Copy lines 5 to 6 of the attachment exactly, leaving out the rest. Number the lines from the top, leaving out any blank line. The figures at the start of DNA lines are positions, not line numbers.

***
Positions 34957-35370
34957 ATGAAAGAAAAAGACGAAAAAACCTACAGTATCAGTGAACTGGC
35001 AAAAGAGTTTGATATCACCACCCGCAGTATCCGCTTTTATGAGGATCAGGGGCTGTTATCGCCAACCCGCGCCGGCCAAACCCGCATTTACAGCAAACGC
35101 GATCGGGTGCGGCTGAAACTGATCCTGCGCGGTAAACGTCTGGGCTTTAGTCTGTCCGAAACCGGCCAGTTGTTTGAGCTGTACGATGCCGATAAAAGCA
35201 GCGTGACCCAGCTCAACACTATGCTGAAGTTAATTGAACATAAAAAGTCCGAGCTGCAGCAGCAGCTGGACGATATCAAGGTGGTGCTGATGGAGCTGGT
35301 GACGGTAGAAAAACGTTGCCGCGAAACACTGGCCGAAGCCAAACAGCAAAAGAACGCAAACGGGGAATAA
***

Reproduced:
35201 GCGTGACCCAGCTCAACACTATGCTGAAGTTAATTGAACATAAAAAGTCCGAGCTGCAGCAGCAGCTGGACGATATCAAGGTGGTGCTGATGGAGCTGGT
35301 GACGGTAGAAAAACGTTGCCGCGAAACACTGGCCGAAGCCAAACAGCAAAAGAACGCAAACGGGGAATAA